Yesterday I had the opportunity to attend a seminar entitled “Cities as International Actors – Internationalising the ‘Urban’?!” by dr Tassilo Herrschel. The seminar took place at Katedra Geografii Ekonomicznej of University of Gdansk and was organized by the department of Economic Geography. Tassilo is member of the Urban and Regional Governance Center (CURG) of University of Westminster, which at the same time is part of International City-Regional Policy Network, having as a partner the centre I mentioned in previous posts “Leibniz Institute for Regional Development and Structral Development (IRS)”. CURG’s current research projects involve, judging by the centre’s website:

The study of cities as international actors, drawing on debates in paradiplomacy, globalisation and urban politics and planning. This includes cities and regions as drivers of cross-border collaborations and, as a result, the production of new divisions and marginalisations on the basis of varying inclusion in policy networks. These ‘soft spaces’ (or virtual spaces) intersect existing governmental territorialities and raise important questions of democratic representation and legitimacies of policies. Examples studied include the Øresund Region, Region Skåne (southern Sweden) and the Fehmarn Belt.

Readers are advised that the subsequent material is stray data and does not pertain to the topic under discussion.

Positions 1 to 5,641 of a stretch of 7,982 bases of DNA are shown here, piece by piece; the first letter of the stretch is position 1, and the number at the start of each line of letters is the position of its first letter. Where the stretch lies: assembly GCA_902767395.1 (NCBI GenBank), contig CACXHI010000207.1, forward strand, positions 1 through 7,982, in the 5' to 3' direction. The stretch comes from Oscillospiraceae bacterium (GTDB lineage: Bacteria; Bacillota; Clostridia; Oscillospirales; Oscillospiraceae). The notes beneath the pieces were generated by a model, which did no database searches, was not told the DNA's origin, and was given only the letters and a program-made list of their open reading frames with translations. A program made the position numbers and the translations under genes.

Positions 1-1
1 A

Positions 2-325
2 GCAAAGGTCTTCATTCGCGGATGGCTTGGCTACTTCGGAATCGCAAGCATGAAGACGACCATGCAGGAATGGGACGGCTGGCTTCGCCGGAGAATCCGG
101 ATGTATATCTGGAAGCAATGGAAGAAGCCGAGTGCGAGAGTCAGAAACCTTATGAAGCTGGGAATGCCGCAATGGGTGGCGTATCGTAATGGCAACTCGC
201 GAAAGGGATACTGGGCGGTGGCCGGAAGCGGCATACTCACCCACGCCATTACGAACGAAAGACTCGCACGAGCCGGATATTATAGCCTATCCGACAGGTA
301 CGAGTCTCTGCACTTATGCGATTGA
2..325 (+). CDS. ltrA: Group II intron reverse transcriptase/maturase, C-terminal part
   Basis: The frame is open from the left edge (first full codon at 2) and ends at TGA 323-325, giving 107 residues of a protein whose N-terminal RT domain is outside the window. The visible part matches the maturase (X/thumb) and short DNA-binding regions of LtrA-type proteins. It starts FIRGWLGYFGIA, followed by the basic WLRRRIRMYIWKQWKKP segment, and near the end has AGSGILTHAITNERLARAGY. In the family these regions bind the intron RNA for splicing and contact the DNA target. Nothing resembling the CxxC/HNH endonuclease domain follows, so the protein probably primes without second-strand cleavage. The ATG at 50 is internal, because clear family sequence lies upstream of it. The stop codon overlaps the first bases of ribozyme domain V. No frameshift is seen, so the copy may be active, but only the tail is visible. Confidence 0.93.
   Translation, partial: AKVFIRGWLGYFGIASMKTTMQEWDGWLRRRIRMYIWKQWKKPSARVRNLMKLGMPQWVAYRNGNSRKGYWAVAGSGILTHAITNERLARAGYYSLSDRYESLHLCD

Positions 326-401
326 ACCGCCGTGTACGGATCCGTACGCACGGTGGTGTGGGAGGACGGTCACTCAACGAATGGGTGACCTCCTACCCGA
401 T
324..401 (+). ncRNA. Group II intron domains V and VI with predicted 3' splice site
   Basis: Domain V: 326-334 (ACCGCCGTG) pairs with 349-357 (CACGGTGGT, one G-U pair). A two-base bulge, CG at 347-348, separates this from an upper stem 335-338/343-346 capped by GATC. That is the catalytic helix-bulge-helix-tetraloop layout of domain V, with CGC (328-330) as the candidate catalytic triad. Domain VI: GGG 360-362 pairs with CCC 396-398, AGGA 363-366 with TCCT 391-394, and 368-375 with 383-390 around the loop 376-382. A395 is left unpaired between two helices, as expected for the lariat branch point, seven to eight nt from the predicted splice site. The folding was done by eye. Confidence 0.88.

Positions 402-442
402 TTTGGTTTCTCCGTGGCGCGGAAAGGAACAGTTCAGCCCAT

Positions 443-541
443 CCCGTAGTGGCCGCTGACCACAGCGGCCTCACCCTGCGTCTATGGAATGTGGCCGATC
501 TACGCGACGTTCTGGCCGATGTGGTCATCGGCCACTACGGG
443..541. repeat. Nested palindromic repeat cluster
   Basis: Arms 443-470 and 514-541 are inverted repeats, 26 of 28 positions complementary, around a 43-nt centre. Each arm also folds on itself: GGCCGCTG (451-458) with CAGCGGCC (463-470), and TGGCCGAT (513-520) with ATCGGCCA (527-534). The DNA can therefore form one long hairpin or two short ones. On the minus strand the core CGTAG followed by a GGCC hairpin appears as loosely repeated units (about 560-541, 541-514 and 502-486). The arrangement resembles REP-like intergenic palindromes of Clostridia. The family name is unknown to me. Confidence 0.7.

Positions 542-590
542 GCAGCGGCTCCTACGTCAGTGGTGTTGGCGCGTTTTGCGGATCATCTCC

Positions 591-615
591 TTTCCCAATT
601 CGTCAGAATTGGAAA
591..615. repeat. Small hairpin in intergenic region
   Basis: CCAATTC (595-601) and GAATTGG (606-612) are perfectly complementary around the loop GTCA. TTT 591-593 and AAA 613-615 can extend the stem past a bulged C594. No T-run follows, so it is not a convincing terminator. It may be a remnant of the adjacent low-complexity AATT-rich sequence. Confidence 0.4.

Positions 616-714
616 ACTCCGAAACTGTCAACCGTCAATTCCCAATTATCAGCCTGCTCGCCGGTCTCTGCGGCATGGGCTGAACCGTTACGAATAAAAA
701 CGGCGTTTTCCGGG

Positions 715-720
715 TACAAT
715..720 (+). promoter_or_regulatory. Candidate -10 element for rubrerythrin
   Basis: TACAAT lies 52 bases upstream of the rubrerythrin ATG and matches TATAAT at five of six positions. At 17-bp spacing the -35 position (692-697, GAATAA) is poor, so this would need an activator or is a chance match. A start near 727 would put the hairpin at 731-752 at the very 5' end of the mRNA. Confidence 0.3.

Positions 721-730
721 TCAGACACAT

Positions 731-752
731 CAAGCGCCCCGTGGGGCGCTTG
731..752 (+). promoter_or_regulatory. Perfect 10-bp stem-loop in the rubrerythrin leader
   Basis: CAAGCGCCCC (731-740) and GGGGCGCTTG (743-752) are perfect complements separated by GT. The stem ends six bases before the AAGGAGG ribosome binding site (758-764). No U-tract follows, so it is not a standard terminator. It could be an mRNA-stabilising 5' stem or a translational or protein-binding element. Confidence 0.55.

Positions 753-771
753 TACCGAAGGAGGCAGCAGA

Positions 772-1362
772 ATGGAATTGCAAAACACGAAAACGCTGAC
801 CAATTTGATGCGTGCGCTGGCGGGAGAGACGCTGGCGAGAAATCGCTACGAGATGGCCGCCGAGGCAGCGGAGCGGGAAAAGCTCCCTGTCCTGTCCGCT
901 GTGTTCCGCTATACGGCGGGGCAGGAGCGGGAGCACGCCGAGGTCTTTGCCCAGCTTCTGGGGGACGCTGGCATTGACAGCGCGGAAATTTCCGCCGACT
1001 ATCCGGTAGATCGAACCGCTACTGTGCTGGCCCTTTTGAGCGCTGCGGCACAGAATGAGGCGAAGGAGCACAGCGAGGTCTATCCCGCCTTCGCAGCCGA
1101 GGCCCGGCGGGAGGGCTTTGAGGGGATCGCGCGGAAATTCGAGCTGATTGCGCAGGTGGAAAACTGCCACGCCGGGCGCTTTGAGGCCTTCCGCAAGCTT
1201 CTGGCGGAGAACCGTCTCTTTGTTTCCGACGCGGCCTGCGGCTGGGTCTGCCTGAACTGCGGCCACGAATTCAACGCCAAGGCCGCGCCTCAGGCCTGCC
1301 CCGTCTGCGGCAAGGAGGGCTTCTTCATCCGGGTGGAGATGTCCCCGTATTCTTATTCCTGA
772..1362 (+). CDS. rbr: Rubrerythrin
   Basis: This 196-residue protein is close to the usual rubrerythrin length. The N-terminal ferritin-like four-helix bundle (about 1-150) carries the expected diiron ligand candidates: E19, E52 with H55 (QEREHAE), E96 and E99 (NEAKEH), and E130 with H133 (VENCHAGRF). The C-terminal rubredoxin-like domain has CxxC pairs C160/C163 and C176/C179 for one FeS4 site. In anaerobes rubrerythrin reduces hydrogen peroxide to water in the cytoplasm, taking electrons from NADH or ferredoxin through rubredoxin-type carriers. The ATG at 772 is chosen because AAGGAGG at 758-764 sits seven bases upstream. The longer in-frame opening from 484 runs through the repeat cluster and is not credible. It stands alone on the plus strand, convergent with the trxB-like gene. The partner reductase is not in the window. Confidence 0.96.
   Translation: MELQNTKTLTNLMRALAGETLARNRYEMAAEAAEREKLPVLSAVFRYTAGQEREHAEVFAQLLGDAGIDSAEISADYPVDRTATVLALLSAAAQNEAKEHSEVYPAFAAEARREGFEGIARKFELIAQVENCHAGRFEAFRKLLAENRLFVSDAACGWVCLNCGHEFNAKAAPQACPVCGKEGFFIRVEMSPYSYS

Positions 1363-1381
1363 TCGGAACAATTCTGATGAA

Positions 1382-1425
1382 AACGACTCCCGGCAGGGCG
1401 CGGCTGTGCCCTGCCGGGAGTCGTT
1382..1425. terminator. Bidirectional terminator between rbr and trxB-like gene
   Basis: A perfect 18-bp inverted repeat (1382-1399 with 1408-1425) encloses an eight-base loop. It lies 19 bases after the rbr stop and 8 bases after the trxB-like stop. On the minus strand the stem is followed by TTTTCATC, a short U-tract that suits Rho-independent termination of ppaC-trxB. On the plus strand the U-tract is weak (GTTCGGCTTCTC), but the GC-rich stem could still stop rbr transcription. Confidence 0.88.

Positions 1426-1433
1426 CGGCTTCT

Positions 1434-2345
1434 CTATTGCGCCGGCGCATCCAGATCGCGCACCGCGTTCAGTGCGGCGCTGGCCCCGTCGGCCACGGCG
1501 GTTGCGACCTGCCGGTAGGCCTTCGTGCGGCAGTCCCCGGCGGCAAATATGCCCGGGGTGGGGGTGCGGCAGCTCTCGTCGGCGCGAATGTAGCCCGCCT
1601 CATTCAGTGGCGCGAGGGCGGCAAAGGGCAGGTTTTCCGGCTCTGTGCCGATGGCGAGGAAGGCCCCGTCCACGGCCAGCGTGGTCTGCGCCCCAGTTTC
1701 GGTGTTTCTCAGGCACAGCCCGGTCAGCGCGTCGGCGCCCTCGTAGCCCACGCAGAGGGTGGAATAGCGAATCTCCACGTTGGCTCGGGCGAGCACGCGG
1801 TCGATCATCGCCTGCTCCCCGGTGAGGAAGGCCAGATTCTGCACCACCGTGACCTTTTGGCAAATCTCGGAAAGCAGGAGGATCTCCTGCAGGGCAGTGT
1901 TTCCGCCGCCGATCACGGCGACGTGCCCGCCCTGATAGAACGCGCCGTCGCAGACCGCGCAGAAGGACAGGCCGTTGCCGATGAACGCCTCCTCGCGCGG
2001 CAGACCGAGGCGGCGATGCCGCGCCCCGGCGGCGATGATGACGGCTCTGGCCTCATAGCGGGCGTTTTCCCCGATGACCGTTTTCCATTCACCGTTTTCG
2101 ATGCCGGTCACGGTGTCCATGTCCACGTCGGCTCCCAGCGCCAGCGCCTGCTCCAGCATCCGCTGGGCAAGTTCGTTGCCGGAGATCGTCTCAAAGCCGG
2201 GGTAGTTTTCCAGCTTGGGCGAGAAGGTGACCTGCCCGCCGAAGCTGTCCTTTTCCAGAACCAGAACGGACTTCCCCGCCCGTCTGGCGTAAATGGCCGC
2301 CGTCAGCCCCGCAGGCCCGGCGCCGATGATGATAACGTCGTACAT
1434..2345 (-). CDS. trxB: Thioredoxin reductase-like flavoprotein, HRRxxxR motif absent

During the seminar, Tassilo provided the main theories on internationalization and globalization and then showed some examples of regions as “cross-border collaborations” network. Concretely he exposed the case of Øresund Region, a transnational region in northern Europe. Oresundmap2 As sociologist interested on urban and regional development processes, here are my thoughts and questions on the seminar: – Tassilo presented an interesting theory that contrasts two competing visions of the territory: first, the local or “inside” perspective and, secondly, the “internationality” perspective. The first emphasizes the importance of local networks, i.e., the interconnection between the different local actors and different towns or villages in a given territory. On the other hand, the “pro-internationality” one that emphasizes the importance of build international networks and where the “elite cities” stand as agents of the whole country or region. Needless to say that the second one is more dominant. However, this paradigm involves a number of problems like the ones I have addressed in previous posts: mass tourism, exorbitant house and/or prices and inequality in large cities. – Tassilo also explained the debate between those who view cities as emerging international actors and those who see States as the still dominant actors. I think that the most recent financial/economic crisis has highlighted the importance that States still have in designing and implementing development policies and in the articulation of cities and regions (such as the world system theory suggests). What is more, the crisis has revealed the importance of supranational institutions such as European Union or European Central Bank. In other words, macroeconomics seem to have more importance on economic and urban performance than the fact of implementing one or another local or regional strategy. – Final questions led to an increased focus on Trojmiasto as an urban region, i.e., the metropolitan area consisting of the cities of Gdynia, Sopot and Gdansk. One of the participants encouraged Tassillo to pose his own opinion on Trojmiasto as a region and international actor and, more specifically, what could be its driving forces. Its location around the Baltic was pointed as a crucial factor. Another advantage suggested the fact of being interconnected via a urban railway. (But he was quite honest when saying that is not a place that first come to mind when thinking of a top destination in Europe). As far as the baltic location as competitive advantage is concerned I couldn’t agree more. However, the current development policies make me wonder whether the location is seen as a crucial factor of development by decision makers. It seems to me that other factors are considered as more relevant. The economic growth experienced in Poland over the last decades was based on attracting foreign investment via low wages and tax-breaking policies. Not only industrial companies (mainly German capital) but also service and information related ones. Trojmiasto is a good example of the latter one. Such companies as Reuters, Kemira are becoming the real driving force of the local economy (together, I think, with the mere immigration process from rural areas around Trojmiasto and other parts of the northern Poland) As one friend of mine say a few years ago, these companies are the shipyard of the XXI century. What are the socioeconomic impact of this strategy? Good question to be addressed in the future. In this context, the fact of being geographically part of the Baltic region does not necessarily mean to be part of it in socioeconomic terms or, at least, not like a partner but just as a what it is, low wage location for foreign investors. In other words, I think that the World system theory is confirmed here. Doesn’t matter how close is to Finland or Sweden. The role of “peripheral” (and post-socialist country) in socioeconomic terms might still be determinant. The question is: is being a low-wages based economy an inevitable step prior to become a more advance economy? To what extent will this result in improved quality of life for residents. – Finally, and outside the content of the presentation, here is a little reflection on how the seminar was conducted. I missed a more attractive opening, something like a general question or objective of the presentation. I have no doubt that the content was interesting, but the effort to make something clean was higher than expected. Thus, I personally felt a bit exhausted at the end. Likewise no specific questions were asked to encourage the final debate. I think all these factors negatively influenced the final discussion. Questions were asked, but I think a true group dynamic was not reached. This is, however, something very common in the academic world and that I also do. What happens is that from outside it is easier to identify.